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PROCESSING OF POROUS HIGH MELTING TEMPERATURE METALS USING A REMOVABLE SECOND PHASE

Taylor, Mark JD (2017) PROCESSING OF POROUS HIGH MELTING TEMPERATURE METALS USING A REMOVABLE SECOND PHASE. PhD thesis, University of Sheffield.

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Abstract

The production of high melting temperature porous metals using a removable second phase has been conducted using two different methods with two different categories of second phase. The first of these is the production of a porous high temperature metal using a nickel copper alloy which has undergone solidification-induced phase separation, followed by phase removal. In this system, the removable phase is an intrinsic part of the alloy (formed as part of the microstructure during solidification) which has been removed using a ferric chloride solution. The alloy has been processed using three different solidification regimes which have in turn resulted in the production of three distinct porous structures, and pore sizes. For comparison with this method (offering different capabilities for pore and sample size, and scale up), the replication process has also been used, in which the removable phase is a secondary material extrinsic to the alloy. Significant modifications to standard processes were needed to overcome the challenges of high melting temperature metals in order for porous samples from titanium alloy (Ti-811) to be produced. An iterative experimental approach to development of replication processing has been trialled. The procedures used comprised three methods for alloy melting and two methods for applying the required infiltration pressure. The porous metal produced using this method has shown that replication casting is a possible manufacturing route, but significant hurdles are still present before a large scale porous component can be produced and tested.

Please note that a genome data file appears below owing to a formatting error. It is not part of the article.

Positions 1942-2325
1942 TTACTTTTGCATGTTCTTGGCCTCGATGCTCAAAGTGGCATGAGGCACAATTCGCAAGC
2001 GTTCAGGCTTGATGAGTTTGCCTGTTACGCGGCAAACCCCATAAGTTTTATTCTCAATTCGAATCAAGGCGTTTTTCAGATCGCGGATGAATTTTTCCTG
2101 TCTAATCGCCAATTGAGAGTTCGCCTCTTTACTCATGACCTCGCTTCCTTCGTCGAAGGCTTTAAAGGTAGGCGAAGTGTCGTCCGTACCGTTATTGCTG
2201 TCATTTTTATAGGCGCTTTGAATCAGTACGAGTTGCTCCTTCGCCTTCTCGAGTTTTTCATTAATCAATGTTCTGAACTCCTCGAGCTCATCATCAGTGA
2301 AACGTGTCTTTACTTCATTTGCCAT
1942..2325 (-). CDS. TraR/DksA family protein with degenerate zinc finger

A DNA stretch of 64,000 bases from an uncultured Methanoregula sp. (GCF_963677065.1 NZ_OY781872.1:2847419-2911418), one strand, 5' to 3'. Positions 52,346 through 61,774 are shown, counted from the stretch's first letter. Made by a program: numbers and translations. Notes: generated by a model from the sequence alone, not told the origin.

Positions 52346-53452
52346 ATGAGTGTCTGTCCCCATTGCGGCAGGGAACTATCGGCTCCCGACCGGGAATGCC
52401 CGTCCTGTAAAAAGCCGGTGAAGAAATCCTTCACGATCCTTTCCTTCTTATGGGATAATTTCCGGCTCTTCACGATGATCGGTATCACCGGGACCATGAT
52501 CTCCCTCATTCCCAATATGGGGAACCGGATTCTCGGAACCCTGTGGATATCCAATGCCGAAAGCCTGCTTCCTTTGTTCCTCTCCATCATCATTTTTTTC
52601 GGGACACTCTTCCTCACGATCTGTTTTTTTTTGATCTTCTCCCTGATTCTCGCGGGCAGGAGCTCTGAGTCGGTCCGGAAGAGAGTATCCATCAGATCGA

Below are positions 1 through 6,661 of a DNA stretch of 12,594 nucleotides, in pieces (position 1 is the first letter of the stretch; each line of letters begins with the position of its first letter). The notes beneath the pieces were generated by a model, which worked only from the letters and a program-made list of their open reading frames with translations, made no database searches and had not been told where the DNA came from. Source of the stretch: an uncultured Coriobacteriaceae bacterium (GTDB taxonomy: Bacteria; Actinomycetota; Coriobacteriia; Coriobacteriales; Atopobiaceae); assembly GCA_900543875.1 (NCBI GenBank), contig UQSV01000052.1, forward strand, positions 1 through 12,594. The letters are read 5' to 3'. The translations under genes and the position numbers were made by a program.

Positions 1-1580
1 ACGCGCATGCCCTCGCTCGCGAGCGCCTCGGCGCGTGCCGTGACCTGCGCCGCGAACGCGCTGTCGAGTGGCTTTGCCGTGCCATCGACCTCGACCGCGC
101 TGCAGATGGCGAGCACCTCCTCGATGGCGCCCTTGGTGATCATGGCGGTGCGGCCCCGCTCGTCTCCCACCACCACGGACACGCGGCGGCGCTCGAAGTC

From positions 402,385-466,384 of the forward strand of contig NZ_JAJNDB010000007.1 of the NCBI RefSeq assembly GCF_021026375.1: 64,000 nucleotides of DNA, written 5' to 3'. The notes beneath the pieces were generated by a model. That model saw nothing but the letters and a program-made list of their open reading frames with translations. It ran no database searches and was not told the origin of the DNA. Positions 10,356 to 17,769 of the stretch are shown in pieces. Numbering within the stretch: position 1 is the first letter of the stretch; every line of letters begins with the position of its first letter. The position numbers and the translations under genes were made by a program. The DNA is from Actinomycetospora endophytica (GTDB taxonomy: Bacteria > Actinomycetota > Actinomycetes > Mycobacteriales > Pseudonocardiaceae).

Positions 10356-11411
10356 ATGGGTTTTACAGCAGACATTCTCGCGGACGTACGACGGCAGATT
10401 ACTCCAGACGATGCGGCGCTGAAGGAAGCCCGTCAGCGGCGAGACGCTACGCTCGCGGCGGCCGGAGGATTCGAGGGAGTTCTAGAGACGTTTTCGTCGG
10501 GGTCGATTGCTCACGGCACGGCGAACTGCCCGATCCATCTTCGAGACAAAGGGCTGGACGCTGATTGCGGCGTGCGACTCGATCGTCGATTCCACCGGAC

Item Type: Thesis (PhD)
Academic Units: The University of Sheffield > Faculty of Engineering (Sheffield) > Materials Science and Engineering (Sheffield)
Identification Number/EthosID: uk.bl.ethos.722799
Depositing User: Mr Mark JD Taylor
Date Deposited: 18 Sep 2017 08:50
Last Modified: 12 Oct 2018 09:45
URI: http://etheses.whiterose.ac.uk/id/eprint/18216

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